For those of us who grew up in the John Hughes era of mall culture, eating in a food court feels as elemental as Grandma’s kitchen table, so when I visited the newly opened Food Hall at Crocket Row (300 Crockett St, 817-810-9076) – about a dozen restaurant concepts under one (16,000-square-foot) roof – it felt like my childhood on steroids. Of course, ’80s-era Ridgmar Mall didn’t have Chefs Victor Villarreal and Joshua Harmon slinging grub.
Having great chefs in small spaces (some as small as 100 square-feet) is, after all, the point of the Hall – to bring the very best fast-casual eateries together in one space, so you’ll be assured quality and variety each time you visit. There’s even a cool-looking cocktail bar serving, among other libations, a pretty darn great Moscow Mule.
On the day of my first Hall experience, the crowd was sparse, and there were a few bored-looking vendors who may have been just as desperate for conversation as business. The first place I had wanted to try since the PR folk announced the Hall was Abe Froman’s of Fort Worth, the brainchild of pop-up darling Villarreal, whose food I was first introduced to when he manned the spatula at the dearly departed Sera Dining & Wine.
Abe Froman’s purveys decidedly upscale individual pizzas, all with Villarreal’s signature twists. The place’s namesake pie ($14.50) was everything I’d hoped for: pillowy-soft, steaming crust stuffed with spicy sausage, then on top of the pie, fresh-tasting marinara, housemade ricotta, shaved Parmesan, a tasteful dab of pear relish, and more sausage. The spicy-sweet interplay between the relish and the meat was as interesting a flavor as I’ve encountered in a long time.
Perhaps the biggest-name chef to sign on to the Hall is also the most notorious name in the Dallas restaurant scene, John Tesar of Top Chef fame. His concept, Knife Burger & Bar, which occupies a prominent corner spot in the Hall, has been ballyhooed by critics all over the state. The Ozersky ($5.95) wasn’t the largest burger – imagine if a White Castle and a Fred Burger had a lovechild – but the premium-grade meat was cooked a beautiful hue of pink and relinquished its juices upon the first bite. Its minimal accompaniments of melted American cheese and sautéed red onions allowed the beef to steal the show – and what a show it was. The crispy, well-seasoned fries ($2.99) are a must-try.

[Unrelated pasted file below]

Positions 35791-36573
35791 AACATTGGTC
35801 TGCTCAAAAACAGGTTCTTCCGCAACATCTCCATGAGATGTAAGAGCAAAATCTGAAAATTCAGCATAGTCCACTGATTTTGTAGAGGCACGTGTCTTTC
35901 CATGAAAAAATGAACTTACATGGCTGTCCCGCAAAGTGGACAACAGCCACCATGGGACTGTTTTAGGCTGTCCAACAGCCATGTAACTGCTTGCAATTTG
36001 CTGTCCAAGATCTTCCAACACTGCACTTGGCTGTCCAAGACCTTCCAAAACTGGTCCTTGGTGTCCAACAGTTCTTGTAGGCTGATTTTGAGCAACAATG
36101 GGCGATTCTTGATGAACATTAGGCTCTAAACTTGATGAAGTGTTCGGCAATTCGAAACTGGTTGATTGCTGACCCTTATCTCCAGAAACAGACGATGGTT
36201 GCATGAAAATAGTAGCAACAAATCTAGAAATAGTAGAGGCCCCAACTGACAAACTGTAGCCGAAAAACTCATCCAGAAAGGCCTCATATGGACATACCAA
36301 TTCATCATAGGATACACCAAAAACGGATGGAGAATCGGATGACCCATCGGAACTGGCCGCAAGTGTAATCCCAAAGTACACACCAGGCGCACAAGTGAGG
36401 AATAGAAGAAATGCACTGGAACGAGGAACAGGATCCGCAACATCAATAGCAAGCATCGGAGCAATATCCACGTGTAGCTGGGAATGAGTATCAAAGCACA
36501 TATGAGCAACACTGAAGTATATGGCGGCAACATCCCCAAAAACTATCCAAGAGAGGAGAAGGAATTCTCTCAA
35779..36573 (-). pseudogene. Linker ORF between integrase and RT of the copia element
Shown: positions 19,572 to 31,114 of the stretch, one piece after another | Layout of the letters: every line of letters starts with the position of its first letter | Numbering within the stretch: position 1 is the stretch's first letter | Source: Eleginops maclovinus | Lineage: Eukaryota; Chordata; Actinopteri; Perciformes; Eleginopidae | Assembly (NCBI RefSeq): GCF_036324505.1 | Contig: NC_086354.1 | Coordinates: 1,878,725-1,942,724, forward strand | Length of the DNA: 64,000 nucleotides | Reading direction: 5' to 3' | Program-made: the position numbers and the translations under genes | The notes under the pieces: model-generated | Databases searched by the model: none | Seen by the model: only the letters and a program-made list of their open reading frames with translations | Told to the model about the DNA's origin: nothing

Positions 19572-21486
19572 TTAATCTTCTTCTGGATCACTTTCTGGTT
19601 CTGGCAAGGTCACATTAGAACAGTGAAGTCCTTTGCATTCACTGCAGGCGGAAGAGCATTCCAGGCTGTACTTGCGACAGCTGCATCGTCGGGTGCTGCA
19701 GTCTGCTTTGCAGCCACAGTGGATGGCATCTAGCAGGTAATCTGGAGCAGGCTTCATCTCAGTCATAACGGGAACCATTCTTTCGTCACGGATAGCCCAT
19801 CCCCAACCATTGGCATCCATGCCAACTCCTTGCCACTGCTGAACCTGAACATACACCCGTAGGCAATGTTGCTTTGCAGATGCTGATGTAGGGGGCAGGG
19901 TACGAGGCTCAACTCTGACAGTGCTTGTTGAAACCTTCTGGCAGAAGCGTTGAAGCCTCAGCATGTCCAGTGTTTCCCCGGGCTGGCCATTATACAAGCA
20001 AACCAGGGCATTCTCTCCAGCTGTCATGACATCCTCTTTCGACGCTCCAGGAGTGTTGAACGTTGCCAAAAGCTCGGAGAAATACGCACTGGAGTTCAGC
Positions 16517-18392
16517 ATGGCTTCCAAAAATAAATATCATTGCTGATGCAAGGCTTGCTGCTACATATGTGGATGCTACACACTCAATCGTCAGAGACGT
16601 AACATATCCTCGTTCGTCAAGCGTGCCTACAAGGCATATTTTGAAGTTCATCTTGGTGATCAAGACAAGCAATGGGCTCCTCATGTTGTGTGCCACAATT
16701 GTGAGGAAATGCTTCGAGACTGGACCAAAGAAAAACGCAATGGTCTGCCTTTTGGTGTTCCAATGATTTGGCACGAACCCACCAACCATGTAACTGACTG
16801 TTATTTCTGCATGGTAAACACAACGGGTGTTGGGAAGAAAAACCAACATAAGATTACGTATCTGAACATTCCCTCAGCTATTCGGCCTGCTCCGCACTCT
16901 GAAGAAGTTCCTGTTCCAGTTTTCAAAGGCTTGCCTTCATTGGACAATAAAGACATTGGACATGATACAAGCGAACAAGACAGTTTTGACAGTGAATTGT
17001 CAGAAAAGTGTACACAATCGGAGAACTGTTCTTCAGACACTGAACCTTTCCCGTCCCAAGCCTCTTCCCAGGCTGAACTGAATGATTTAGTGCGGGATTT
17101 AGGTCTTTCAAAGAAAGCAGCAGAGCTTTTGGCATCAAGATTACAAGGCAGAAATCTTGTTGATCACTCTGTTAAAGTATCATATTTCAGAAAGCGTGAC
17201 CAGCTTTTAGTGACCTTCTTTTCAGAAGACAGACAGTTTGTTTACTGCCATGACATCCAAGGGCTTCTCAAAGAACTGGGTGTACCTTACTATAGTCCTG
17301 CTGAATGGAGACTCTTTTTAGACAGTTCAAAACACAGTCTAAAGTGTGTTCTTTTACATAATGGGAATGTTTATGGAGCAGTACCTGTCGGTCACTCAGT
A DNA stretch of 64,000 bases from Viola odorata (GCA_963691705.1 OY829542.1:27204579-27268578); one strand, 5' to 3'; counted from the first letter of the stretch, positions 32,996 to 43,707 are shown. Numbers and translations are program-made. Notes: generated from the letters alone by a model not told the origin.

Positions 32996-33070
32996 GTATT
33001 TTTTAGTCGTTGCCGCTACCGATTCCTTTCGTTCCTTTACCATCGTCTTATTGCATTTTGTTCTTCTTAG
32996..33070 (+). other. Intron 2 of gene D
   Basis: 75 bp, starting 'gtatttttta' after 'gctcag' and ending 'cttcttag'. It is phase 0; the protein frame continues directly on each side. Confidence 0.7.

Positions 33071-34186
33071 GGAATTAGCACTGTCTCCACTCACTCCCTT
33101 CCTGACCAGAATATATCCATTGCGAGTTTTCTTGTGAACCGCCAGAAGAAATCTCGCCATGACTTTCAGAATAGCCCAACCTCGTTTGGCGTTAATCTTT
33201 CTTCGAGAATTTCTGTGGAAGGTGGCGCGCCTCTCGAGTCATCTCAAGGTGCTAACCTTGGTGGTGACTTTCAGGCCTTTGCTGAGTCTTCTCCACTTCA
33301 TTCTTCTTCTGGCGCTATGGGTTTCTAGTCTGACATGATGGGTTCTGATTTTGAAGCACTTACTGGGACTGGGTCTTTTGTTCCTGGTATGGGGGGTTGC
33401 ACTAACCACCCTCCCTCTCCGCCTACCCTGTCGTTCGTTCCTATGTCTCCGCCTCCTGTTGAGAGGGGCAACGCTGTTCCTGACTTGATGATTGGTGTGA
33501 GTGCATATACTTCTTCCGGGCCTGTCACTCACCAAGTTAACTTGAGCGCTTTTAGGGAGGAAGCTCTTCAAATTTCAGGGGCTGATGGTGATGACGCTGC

Always a sucker for a good lobster roll, I headed straight to The Dock on my next visit to the Hall. Unlike my first trip, the place was packed like a bustling nightclub. The Dock is the first outgrowth of a popular food truck and offers a menu that will look familiar to anyone who has spent time on the East Coast. My All-In Knot ($13), a mélange of super-fresh-tasting lobster, crab, and shrimp meat served on a split-top butter roll and drizzled with mayo, was a picture of elegant simplicity. Speaking as a lobster roll snob, this one is worth your time and money.
A barbecue joint that serves non-Texas-style ’cue in Fort Worth could be considered a scandal, but Not Just Q, which adapts techniques from both the Texas and Kansas City schools of barbecue, gives diners the best of both worlds. My Texas brisket sandwich ($11) was slathered in a lighter, more vinegary KC sauce, which didn’t drown out the otherworldly juicy meat, which featured a nice smoke flavor and intense-tasting bark.
I ended on a sweet note from Press Waffle Co., which serves both sweet and savory versions of the delicacy. My Southern Belle ($8) was big enough to feed a 1998 Renault full of stoned teenagers. The airy, sweet confection was topped with lemon curd, the biggest blueberries I’ve seen outside of Willy Wonka movies, and whipped cream.
Maybe I’m biased because of my mall-crazed youth, but the Hall already feels like a comfortable spot for me to gorge with impunity.